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Over the years I've enjoyed replicating commerically made products. Growing up, one of my favorite frozen confections was Frozen Fudge Pops. I just loved their deep chocolate flavor and velvety smooth texture. But how do you make them at home? The first thing I thought about was how similar in taste and texture a Frozen Fudge Pop is to a chocolate pudding. Which led me to the idea of just making my chocolate pudding recipe and then freezing it in individual molds. It is what I like to call "a frozen Chocolate Pudding on a stick". I was really happy with the results. Actually I think they taste better than the commercial product. 

Now, I did make a few changes to my chocolate pudding recipe. First, I made it eggless and I also reduced the sugar, but otherwise the recipe is the same. This chocolate pudding could be called a "double" chocolate pudding, as it gets its deep chocolate flavor from both unsweetened cocoa powder (regular or Dutch-processed) and semisweet (or bittersweet) chocolate. Of course, the type and brand of unsweetened cocoa powder and the chocolate you use will determine the flavor of your Fudge Pops.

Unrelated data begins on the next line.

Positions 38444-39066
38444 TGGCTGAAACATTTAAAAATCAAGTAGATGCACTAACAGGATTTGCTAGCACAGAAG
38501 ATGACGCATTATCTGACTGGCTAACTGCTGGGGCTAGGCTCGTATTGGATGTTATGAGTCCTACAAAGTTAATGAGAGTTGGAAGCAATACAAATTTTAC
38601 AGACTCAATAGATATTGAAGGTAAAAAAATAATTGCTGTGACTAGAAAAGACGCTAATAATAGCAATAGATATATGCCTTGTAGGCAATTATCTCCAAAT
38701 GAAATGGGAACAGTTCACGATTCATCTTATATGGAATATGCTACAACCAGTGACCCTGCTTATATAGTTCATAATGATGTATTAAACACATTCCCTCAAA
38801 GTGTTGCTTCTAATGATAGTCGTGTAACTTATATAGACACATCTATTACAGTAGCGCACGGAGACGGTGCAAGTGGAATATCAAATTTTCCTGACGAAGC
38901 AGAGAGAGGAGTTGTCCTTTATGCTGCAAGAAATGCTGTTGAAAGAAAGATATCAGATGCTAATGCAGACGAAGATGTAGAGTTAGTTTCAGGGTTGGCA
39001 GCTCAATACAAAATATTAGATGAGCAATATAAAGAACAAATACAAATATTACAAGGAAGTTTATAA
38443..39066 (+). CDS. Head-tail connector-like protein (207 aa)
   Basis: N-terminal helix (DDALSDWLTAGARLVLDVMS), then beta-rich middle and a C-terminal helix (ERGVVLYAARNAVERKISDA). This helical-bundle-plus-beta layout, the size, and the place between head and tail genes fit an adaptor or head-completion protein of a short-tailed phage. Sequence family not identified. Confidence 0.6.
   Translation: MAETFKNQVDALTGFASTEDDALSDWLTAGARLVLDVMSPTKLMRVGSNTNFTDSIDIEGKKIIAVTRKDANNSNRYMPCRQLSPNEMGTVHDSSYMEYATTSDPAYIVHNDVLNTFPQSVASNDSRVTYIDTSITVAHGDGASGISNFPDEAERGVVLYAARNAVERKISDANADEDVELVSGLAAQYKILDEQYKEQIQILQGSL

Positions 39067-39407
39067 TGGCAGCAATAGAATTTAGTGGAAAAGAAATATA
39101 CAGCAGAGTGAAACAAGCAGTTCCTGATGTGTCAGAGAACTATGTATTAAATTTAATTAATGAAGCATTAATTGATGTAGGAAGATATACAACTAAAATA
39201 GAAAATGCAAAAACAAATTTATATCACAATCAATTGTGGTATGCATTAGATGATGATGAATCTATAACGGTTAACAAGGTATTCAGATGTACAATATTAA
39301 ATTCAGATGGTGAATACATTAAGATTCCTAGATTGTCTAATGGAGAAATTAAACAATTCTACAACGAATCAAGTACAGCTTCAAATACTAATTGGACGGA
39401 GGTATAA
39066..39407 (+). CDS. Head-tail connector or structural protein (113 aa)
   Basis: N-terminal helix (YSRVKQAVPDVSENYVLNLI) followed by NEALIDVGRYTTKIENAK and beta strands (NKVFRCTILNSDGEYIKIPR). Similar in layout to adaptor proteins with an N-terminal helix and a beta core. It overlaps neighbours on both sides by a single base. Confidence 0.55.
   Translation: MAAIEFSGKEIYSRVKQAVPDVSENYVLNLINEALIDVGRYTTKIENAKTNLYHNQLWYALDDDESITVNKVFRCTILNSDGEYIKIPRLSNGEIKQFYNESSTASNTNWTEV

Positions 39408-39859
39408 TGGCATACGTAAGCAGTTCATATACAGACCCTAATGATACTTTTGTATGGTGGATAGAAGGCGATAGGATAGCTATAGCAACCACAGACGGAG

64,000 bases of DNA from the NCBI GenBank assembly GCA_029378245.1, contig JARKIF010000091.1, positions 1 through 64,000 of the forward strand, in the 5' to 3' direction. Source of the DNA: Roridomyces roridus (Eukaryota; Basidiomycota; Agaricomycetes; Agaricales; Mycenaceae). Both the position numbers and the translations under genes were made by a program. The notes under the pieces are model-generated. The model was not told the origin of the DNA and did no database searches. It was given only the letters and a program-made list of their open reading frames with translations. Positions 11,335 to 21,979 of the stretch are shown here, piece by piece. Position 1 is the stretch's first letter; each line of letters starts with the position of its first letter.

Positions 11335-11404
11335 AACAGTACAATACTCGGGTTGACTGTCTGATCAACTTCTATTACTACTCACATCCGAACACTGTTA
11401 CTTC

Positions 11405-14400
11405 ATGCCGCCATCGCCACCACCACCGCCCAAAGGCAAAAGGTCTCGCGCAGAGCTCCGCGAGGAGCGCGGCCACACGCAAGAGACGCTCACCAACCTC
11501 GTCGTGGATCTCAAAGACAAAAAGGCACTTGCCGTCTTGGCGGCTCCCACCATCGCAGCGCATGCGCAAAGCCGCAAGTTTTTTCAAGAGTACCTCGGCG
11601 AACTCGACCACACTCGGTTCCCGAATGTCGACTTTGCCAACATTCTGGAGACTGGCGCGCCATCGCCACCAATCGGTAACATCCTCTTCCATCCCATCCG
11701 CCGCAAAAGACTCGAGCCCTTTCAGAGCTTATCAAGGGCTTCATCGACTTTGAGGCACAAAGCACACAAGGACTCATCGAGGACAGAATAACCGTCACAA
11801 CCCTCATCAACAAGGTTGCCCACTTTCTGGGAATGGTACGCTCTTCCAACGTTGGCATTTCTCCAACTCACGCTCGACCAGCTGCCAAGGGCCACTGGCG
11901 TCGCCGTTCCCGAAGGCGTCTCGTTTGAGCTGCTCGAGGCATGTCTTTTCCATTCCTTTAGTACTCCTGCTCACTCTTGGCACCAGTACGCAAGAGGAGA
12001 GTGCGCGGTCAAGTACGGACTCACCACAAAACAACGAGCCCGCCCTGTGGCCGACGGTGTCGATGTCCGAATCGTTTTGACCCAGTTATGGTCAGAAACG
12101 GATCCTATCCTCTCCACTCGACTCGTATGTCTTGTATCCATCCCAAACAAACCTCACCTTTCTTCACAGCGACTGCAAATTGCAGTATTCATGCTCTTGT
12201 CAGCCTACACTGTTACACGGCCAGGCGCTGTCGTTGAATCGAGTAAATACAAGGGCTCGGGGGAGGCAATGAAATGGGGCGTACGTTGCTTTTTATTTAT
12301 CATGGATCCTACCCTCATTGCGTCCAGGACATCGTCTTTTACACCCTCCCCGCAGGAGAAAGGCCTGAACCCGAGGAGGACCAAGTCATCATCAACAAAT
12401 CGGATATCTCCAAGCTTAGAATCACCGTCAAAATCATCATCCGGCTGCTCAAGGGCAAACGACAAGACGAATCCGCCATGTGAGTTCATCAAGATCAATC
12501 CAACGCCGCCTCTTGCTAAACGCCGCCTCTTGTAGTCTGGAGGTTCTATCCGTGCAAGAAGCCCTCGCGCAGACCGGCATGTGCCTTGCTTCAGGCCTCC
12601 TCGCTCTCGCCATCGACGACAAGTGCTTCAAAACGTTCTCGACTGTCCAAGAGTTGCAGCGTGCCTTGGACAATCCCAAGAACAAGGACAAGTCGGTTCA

When you make a chocolate pudding what you are really doing is making a 'cooked' custard that contains cornstarch to make it nice and thick. The danger zone with any pudding is cooking it over too high a heat causing lumps or even worse, scorching. To avoid these pitfalls use a heavy bottomed saucepan and cook it over medium low heat, stirring constantly with a large heatproof rubber spatula. Make sure when stirring you reach the bottom, sides and corners of the saucepan to prevent the pudding from sticking and scorching. As you cook the pudding it may look lumpy but if you stir quickly the lumps should smooth out. Once the pudding has become thick, like mayonnaise, remove immediately from the heat. If you do have lumps, simply strain the pudding. 

Continue to the Frozen Fudge Pops recipe page......

Let's get baking!!

Stephanie Jaworski

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